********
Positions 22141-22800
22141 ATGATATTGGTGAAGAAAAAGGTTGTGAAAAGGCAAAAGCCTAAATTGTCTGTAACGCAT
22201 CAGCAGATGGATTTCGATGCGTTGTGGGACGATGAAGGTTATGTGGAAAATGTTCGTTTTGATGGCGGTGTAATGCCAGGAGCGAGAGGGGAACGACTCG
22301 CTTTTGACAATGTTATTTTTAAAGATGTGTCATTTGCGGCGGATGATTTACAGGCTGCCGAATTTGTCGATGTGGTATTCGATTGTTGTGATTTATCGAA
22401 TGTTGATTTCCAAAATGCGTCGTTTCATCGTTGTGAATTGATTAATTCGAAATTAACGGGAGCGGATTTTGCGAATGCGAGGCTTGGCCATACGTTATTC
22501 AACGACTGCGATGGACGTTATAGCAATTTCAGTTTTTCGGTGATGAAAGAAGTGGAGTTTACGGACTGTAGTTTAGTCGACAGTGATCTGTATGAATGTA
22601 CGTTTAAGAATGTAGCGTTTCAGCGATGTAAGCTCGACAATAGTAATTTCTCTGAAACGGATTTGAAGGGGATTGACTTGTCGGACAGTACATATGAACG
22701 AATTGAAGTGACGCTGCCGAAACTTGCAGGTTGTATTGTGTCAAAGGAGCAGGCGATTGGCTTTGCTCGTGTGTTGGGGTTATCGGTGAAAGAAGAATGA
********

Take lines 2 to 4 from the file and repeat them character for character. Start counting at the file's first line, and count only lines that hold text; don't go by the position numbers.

22141 ATGATATTGGTGAAGAAAAAGGTTGTGAAAAGGCAAAAGCCTAAATTGTCTGTAACGCAT
22201 CAGCAGATGGATTTCGATGCGTTGTGGGACGATGAAGGTTATGTGGAAAATGTTCGTTTTGATGGCGGTGTAATGCCAGGAGCGAGAGGGGAACGACTCG
22301 CTTTTGACAATGTTATTTTTAAAGATGTGTCATTTGCGGCGGATGATTTACAGGCTGCCGAATTTGTCGATGTGGTATTCGATTGTTGTGATTTATCGAA